Louis Pasquale, MD, professor of medicine at Icahn School of Medicine at Mount Sinai, discusses how technology and artificial intelligence has been embraced by ophthalmology.
When discussing technology in medicine, perhaps the only thing more impactful than the advances themselves is the attitude of the clinician using it.
A clear testament to the advances of technology in ophthalmology are the presentations and posters at the American Academy of Ophthalmology (AAO) 2019 Annual Meeting in San Francisco, which featured more than 2 dozen pieces of research centered around artificial intelligence and machine learning. Still, all the technology in the world has little value if it is not embraced by those who will use it in their practices.
For Louis Pasquale, professor of medicine at Icahn School of Medicine at Mount Sinai, the continual advancement of artificial intelligence is one of the most exciting aspects of ophthalmology. A co-investigator on multiple pieces of research at AAO 2019 centered around assessing use of artificial intelligence and machine learning algorithms, Pasquale’s perspective as an educator, researcher, and practicing physician give him a unique vantage point on the topic.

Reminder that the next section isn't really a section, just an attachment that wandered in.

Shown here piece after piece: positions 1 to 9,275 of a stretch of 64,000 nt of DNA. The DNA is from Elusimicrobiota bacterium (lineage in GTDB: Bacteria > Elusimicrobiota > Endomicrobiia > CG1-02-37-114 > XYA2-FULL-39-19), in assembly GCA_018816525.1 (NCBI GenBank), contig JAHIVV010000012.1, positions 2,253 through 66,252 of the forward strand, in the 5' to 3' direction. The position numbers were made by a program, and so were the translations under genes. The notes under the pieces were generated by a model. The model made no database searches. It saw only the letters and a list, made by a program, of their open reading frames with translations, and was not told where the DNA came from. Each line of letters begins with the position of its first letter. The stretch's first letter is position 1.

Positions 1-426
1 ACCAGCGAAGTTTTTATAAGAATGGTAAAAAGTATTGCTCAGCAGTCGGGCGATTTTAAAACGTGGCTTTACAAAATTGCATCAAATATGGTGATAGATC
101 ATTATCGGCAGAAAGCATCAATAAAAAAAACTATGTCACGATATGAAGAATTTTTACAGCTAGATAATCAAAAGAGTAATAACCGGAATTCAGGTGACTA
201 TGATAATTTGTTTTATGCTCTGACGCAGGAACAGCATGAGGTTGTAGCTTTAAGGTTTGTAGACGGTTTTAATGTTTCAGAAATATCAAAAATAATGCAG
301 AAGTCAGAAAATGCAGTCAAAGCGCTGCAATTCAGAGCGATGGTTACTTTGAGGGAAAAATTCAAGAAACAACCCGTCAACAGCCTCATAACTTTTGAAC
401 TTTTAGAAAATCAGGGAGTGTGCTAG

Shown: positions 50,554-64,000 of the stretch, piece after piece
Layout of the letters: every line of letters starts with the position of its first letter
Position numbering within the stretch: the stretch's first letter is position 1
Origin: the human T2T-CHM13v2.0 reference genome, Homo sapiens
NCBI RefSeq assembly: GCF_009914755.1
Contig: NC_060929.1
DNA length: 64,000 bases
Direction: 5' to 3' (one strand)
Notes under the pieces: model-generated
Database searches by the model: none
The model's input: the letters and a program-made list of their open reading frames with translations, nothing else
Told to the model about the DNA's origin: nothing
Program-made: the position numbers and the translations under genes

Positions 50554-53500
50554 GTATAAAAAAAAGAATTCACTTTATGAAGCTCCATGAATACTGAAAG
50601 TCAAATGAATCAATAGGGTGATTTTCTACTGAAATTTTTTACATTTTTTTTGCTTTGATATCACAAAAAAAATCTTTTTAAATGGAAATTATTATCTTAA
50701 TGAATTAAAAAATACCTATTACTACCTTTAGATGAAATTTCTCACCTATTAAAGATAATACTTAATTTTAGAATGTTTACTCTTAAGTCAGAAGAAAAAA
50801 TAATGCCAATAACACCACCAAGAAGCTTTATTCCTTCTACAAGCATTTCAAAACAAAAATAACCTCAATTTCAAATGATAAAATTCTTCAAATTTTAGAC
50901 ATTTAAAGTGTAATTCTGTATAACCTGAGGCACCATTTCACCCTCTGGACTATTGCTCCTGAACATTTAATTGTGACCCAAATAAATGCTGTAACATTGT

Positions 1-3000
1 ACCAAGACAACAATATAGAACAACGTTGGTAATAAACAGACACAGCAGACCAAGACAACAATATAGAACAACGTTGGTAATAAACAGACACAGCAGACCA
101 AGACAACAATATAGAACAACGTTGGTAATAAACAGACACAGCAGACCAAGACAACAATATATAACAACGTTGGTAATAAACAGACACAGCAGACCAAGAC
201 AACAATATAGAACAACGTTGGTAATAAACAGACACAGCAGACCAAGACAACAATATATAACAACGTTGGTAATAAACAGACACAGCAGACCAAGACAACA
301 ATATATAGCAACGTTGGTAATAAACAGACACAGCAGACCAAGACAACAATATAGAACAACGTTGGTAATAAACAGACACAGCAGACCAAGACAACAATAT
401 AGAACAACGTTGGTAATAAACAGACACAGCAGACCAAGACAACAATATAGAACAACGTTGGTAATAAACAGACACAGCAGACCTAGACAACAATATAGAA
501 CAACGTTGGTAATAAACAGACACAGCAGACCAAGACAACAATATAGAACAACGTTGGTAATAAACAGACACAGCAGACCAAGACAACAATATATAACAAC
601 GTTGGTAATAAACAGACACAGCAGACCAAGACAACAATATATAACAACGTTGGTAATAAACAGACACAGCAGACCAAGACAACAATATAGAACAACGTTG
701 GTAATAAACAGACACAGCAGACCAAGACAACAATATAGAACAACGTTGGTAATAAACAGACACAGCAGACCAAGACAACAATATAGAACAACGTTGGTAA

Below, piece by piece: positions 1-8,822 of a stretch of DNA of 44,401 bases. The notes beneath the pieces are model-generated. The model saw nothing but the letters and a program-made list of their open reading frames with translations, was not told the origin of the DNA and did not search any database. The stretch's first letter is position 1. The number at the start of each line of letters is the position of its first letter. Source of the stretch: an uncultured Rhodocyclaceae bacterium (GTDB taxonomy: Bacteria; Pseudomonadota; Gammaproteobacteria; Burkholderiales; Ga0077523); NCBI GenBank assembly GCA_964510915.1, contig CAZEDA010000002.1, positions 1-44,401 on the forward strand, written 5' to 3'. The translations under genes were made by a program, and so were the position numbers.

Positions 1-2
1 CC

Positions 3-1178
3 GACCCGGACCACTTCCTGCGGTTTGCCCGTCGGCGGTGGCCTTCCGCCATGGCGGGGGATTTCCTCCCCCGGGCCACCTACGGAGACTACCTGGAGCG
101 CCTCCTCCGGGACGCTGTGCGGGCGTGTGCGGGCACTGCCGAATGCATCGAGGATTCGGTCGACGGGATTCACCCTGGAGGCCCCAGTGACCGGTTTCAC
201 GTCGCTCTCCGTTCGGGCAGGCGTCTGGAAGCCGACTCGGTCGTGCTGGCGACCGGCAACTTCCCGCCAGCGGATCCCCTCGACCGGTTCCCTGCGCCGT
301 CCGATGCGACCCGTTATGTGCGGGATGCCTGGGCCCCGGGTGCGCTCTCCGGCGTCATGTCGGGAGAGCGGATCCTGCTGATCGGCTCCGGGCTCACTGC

To learn more about how technology has or has not been embraced by ophthalmologists, MD Magazine® sat down with Pasquale between sessions at AAO 2019 to hear his opinion.
MD Mag: What is your perception of ophthalmologists’ attitudes towards AI and machine learning in real-world practice?
Pasquale: That's a great question and I think that ophthalmologists will embrace this because we've always embraced innovation. I don't think we are worried as a field that this is going to replace us—it's not going to replace us. This is going to be a tool that's going to allow us to sift through a lot of data really quickly and come up with something that makes sense for the patient. Now, if the algorithm isn't making sense we have the capability to go back and try to reconcile why that might be the case. That's what we do.
If you were driving your car and the GPS told you that you were going to Oregon but it looks like you're going to Mexico, you're going to say "Wait a minute. There's something wrong here I better check this out and find out what the problem is," and I think that's always going to be the case. That's just human nature as an MD. You're not going to do something blindly just because a computer told you to do it, but we all recognize that I think collectively we and you know there's no sort of survey that's been done I'm kind of speculating a little bit here but I think that ophthalmologists in general are going to embrace this once they see the validation of these types of tools.